Would you say the different countries you've lived in have shaped your taste in music or impacted your approach as a DJ?
It definitely has. Growing up with Chinese parents who grew up during the Cultural Revolution where it was pretty much illegal to listen to music outside of what the government allowed, the only music I had growing up was me being forced to play classical piano which I hated. I was introduced to electronic music when I started going clubbing and I thought it was cool and I did like it but nothing in Melbourne really excited me to the point where I felt like I had to rush home and look for more of it. Then with moving away and hearing all these different sounds in different clubs, that’s when I was like - I need to research this more. London really inspired me to actually start DJ'ing cause I actually see myself represented in London which motivated me to actually start doing it. I have been able to see a diverse range of DJs who play all sorts of different music. In Melbourne, I just felt I didn’t fit the cookie cutter DJ types they had in the clubs there so I just assumed DJing wasn’t something for me - not to mention the racism and sexism in the Melbourne music scene but let’s not go there now. Now because I’ve been exposed to different types of dance music, I think that shows in the music I like to play too. I get bored if an entire set is the same genre so I like to change it up, why can’t I play speed garage and deconstructed club music in one set?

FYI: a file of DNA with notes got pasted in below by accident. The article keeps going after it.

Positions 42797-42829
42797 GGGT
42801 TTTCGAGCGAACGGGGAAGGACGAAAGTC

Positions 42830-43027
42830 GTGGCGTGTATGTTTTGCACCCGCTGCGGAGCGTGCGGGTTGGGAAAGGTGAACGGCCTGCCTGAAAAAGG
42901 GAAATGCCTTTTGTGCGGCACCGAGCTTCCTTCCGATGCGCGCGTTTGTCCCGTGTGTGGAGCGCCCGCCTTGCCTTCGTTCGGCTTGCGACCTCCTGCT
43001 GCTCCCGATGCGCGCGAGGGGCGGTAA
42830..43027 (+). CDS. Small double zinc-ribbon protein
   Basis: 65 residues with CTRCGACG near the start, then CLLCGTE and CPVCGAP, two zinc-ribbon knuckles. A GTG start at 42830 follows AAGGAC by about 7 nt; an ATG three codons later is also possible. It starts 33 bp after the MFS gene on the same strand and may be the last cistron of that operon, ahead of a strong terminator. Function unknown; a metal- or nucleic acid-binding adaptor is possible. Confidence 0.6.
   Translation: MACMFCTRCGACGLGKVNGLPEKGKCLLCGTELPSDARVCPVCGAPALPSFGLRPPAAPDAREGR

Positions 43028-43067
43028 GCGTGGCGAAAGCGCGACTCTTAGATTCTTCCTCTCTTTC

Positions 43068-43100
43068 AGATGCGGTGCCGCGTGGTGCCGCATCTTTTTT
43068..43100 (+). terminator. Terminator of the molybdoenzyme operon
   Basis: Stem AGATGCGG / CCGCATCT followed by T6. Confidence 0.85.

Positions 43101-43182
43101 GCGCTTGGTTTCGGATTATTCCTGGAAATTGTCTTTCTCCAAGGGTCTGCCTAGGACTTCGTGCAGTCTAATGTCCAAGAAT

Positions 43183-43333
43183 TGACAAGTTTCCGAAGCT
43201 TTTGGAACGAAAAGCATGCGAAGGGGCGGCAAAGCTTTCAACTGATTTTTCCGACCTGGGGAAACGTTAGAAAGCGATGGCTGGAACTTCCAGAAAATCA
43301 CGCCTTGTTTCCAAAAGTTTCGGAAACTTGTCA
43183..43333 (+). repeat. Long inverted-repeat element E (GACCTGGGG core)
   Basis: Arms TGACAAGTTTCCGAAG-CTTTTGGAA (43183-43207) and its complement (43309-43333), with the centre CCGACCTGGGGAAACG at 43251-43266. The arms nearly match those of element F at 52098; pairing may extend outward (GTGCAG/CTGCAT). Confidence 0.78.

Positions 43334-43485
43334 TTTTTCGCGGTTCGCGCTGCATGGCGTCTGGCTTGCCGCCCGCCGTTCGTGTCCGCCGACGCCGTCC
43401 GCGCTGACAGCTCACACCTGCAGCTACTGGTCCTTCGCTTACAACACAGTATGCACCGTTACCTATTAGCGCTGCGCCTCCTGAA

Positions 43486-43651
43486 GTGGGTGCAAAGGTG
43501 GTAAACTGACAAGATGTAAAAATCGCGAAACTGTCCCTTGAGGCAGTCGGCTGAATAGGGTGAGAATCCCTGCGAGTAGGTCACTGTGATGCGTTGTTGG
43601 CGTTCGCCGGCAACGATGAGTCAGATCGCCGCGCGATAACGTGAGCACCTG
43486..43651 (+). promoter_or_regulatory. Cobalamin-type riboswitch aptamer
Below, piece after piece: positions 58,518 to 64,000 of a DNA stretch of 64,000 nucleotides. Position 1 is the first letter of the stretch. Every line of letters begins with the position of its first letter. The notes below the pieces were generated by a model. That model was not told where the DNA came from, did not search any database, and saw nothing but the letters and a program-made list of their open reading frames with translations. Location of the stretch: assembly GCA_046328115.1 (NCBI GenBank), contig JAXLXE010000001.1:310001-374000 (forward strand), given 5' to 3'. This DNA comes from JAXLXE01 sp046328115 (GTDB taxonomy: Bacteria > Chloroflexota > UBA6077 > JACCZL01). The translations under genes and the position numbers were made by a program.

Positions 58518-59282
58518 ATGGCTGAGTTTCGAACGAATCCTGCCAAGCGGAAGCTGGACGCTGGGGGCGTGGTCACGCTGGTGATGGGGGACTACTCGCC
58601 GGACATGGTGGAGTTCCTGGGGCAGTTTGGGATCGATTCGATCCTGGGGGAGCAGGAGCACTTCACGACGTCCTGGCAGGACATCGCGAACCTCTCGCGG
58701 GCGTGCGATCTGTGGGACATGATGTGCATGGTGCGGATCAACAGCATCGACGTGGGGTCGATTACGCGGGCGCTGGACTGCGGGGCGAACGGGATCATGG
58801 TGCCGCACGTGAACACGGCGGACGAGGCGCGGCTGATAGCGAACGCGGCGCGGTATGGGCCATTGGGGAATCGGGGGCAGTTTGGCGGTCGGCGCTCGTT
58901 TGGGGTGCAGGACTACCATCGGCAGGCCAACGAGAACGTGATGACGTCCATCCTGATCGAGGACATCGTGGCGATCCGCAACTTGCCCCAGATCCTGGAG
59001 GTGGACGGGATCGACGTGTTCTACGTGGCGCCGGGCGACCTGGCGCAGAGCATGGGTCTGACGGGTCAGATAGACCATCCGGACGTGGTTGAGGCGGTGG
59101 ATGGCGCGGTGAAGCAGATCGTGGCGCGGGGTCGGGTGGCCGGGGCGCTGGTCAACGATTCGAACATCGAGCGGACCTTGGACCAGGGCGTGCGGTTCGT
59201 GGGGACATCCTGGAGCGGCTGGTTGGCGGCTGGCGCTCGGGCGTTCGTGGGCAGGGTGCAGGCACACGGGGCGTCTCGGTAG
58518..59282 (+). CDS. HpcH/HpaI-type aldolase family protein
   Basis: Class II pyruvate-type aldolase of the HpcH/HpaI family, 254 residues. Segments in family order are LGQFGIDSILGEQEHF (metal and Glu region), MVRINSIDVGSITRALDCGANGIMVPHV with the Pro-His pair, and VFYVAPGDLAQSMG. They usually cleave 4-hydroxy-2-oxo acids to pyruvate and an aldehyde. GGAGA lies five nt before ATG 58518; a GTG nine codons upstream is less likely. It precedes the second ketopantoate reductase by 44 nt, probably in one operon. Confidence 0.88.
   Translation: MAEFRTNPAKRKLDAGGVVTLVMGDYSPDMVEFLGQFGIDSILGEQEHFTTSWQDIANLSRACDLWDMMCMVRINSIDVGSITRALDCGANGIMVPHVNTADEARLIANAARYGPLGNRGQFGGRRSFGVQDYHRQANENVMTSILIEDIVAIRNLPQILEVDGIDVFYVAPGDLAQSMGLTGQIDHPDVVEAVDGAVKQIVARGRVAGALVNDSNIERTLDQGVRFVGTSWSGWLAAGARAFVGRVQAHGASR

Earlier in the year you were vocal about racism against Asians as a result of Corona. Has it's global widespread nature lessened this at all?